The Electronic Frontier Foundation declined to comment because it took on Eckhart as a client after Carrier IQ filed a cease-and-desist demand claiming Eckhart infringed the company’s copyrights and made “false allegations” about its software, an EFF spokeswoman said. Eckhart’s research and commentary is protected by fair use and the First Amendment, EFF said in a letter to Carrier IQ. Carrier IQ later withdrew the demand and apologized to Eckhart, according to a company statement. The company emphasized its software doesn’t record keystrokes or provide tracking tools. The software doesn’t inspect or report on the content of the communications and doesn’t provide real-time data reporting to any customer, the company said. It doesn’t sell data to third-parties, it said. The software is designed to help carriers diagnose network problems and improve use, it said.

“This should be a wake-up call for federal regulators,” said Jeff Chester, executive director with the Center for Digital Democracy. It’s time for the FCC and the FTC to step up and protect consumer privacy and security, he said. The issue of privacy and security violation in the mobile industry is prevalent, he said, also calling for an investigation into Carrier IQ’s practices. Carrier IQ’s approach models the mobile marketing business practices that privacy groups have long been concerned about, he said.

In line with AT&T’s privacy policy, the company solely uses Carrier IQ software data to improve wireless network and service performance, an AT&T spokesman said. Sprint is researching reports on this issue, a Sprint spokeswoman said. Carrier IQ provides information that allows Sprint, and other carriers that use it, to analyze network performance and identify areas for improvement, the Sprint spokeswoman said. Sprint also uses the data to understand device performance, she said. The carrier doesn’t look at the content of communications, she said. The information collected is not sold and “we don’t provide a direct feed of this data to anyone outside of Sprint.”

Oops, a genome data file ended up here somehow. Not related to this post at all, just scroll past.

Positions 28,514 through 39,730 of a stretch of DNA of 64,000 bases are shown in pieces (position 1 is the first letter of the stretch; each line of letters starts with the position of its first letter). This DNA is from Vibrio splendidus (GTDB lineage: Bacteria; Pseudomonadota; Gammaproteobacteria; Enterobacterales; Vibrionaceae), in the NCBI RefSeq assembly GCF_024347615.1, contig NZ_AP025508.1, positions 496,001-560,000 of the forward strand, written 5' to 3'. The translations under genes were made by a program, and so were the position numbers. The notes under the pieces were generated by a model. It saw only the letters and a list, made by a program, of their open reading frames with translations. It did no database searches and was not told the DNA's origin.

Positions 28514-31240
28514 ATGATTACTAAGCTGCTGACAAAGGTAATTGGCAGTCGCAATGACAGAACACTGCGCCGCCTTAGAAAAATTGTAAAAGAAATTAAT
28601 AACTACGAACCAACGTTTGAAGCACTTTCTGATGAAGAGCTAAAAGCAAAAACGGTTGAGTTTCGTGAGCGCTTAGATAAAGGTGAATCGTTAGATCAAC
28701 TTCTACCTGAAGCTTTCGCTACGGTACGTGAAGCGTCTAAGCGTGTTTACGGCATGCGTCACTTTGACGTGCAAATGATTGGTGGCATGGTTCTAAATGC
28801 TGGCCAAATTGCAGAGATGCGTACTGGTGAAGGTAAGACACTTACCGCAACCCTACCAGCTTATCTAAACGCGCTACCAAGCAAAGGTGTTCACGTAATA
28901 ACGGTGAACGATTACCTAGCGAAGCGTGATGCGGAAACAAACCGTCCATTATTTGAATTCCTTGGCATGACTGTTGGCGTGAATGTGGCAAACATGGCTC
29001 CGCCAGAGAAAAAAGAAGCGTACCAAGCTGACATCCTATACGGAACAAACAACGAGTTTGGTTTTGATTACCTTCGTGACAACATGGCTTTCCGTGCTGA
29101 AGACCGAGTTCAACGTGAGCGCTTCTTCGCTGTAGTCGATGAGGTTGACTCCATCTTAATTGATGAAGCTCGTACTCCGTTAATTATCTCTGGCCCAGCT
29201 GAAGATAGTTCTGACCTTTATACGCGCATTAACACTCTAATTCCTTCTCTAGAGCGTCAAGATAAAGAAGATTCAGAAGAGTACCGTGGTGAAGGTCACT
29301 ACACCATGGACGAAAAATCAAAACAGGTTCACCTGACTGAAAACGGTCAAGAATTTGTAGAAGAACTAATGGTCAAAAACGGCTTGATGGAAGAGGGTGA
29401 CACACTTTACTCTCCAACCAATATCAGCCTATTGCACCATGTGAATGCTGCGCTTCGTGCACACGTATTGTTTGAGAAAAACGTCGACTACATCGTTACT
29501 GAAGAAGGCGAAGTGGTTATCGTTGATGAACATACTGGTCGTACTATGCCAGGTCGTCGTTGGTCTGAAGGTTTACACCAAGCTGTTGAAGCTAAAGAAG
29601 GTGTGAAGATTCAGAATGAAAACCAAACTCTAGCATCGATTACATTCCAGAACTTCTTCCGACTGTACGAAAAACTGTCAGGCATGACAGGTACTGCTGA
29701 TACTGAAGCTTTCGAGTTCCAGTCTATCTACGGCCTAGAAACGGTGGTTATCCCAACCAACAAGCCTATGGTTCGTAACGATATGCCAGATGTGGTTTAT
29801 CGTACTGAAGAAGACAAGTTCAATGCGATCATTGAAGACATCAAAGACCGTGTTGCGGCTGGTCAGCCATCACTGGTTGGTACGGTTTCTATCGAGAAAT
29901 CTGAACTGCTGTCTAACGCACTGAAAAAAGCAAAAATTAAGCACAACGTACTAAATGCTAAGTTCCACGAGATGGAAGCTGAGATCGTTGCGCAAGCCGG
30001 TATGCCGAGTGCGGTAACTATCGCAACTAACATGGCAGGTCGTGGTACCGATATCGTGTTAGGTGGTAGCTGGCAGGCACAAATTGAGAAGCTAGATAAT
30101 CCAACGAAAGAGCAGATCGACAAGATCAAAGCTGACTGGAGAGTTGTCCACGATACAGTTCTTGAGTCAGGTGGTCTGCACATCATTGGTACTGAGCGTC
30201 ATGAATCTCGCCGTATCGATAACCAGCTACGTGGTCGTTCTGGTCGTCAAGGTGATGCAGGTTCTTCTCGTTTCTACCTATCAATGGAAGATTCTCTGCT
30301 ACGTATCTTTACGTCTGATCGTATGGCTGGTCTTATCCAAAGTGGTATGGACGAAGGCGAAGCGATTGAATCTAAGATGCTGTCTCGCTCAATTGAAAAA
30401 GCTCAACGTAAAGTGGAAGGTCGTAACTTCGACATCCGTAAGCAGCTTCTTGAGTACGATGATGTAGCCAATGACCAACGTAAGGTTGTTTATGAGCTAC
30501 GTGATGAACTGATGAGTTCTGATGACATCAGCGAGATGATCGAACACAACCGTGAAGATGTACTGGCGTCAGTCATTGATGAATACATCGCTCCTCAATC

T-Mobile uses the Carrier IQ diagnostic tool to troubleshoot device and network performance, a spokeswoman said. T-Mobile doesn’t use this diagnostic tool to obtain the content of text, email or voice messages, or the specific destinations of a customer’s Internet activity, nor is the tool used for marketing purposes, she said. Verizon Wireless doesn’t use Carrier IQ, nor other similar software, on its devices, a spokeswoman said. C Spire also doesn’t use Carrier IQ’s services, a spokesman said. Research In Motion said it does not install or authorize its carrier partners to install Carrier IQ’s software on its BlackBerry smartphones. Nokia also said its phones do not use the software. Apple does use the software. The company had no comment.

Meanwhile, Carrier IQ, Samsung and HTC were hit with lawsuits seeking class action status. One lawsuits was filed in the U.S. District Court for the Eastern District of Missouri, accusing Carrier IQ and HTC of unlawfully intercepting communications from private mobile phones, smartphones and handsets. The other lawsuit, filed in the U.S. District Court for the Northern District of California, accused Carrier IQ, Samsung and HTC of violating the federal Wiretap Act and the California Unfair Business Practice Act. The companies didn’t comment Friday.